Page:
What you can do
- Sign up to receive our updates, and like MILDA on Facebook.
- Sign our petition – the aid program should serve people not commercial interests
- Volunteer to contribute to our research in this area
- Read about our work exploring Alternatives to Mining – part of our ongoing interest in platforming voices from the South calling for alternative visions of development that are designed to serve the people rather than the interests of foreign investors and governments seeking fast revenue at the expense of peoples, their culture and the environment.
On this page
Programs such as Mama Graon in Vanuatu steer the country towards private investment and away from customary land systems. This means that where ni-Vanuatu have been living sustainably and peacefully on their land, a push for the use of land for tourism, mining, or plantations is seen as more valuable resulting in bulldozers carving ways for cattle ranches and beaches where families pickniced fenced off for foreign investment.
Programs such as the Mining for Development Initative promote mining as ‘sustainable’ even following serious environmental disasters are all funded by Australian taxpayer money.
Programs such as these undermine Melanesian autonomy over their land, environments and way of life.
Our campaign links these programs to the long history of land registration and privitisation practices which ultimately serve Australian interests at the expense of the peoples of Melanesia.
Aid/Watch questions whether the GDP-based model of economic development and Western notions of property rights are in the best interests of indigenous peoples. Many people within PNG and Vanuatu vehemently feel it isn’t and reject to foreign norms, which they feel will only mire us them poverty and dependency.
We stand in solidarity with their right determine their own futures and use of land and seek to platform their voices to Australians.
Customary land tenure is integral to the workings of social cohesion, food security, cultural production and ecological management. In PNG and Vanuatu, upwards of 95% of land is customary land. In Melanesia, very little land was either registered or alienated therefore land remained under customary title, controlled by clans and families.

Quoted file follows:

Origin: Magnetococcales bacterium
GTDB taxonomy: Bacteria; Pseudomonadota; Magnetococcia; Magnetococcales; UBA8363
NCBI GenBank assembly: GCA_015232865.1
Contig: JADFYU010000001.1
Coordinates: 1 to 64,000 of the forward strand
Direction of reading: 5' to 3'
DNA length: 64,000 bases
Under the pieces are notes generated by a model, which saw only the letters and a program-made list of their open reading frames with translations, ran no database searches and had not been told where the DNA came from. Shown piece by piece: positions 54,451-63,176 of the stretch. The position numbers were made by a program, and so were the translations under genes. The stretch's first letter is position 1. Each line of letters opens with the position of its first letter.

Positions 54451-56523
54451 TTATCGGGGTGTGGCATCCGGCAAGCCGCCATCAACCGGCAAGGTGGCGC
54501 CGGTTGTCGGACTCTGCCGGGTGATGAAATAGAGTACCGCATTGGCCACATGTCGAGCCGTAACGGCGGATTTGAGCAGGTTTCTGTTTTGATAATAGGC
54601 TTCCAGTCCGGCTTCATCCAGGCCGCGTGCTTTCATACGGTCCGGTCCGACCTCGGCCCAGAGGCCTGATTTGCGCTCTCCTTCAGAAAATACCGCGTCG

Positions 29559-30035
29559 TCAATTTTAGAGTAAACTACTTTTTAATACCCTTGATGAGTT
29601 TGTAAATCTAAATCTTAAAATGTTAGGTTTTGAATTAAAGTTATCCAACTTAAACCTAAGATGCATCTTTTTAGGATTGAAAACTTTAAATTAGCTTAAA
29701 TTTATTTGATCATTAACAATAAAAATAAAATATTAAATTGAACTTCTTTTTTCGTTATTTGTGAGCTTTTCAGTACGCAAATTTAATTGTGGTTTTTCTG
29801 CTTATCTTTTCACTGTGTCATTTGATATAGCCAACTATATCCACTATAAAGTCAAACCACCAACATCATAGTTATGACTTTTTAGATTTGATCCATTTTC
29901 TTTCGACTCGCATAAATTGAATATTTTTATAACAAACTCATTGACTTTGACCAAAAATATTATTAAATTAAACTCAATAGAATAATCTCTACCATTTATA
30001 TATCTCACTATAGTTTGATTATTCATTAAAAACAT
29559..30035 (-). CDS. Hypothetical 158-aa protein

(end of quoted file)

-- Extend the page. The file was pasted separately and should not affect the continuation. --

The biggest difference that may be hard for Australians to understand is that families using their own customary lands, in combined subsistence cash crop operations, can often generate more value that those with paid jobs.
Customary land has been working for the peoples of Melanesia for many decades in a way that serves and protects communities.
In addition to this, misinformation about customary land tenure is produce by mining companies and banks, and think tanks pursuing their own economic agendas under the guise of development policy.
The Australian aid program has financed many land projects in past decades. Australian attitudes and policy responses to land in Melanesia are captured in the 2008 report, Making Land Work. This document is based on misleading assumptions that the land isn’t working and change is necessary. It suggests that local people desire or agree with this, and that the integration of land into formal, Western legal and economic systems are inevitable.
This would require dismantling the current relationship to land and a subsistence lifestyle which would result in the destruction of traditional cultural systems and the environment.
Land reform includes:
- Registering and titling land
- Approving land dealings
- Valuing land
- Surveying and mapping land
- Accrediting land professionals
The Australian aid program has a long history of seeing this as necessary to “unlock the commercial value of the land” – an Australian goal for Australian gain. Although land reform can seem fairly innocuous – as with other land evaluation activities aimed at plantations of mineral exploration – they represent the first steps down the path of land privitisation, which, for communities who are not engaged in the cash economy ultimately leads to dispossession.
This is a vision driven by ideology, Western bias and vested interest. Even the first step of registration poses a threat, not least because of widespread fraud and maladministration.
The pressure for registration and leasing customary land means little attention is paid to the often highly productive use of land for subsistence and cash crops as well as the customary ways in which land has and is used for cultural and social purposes. .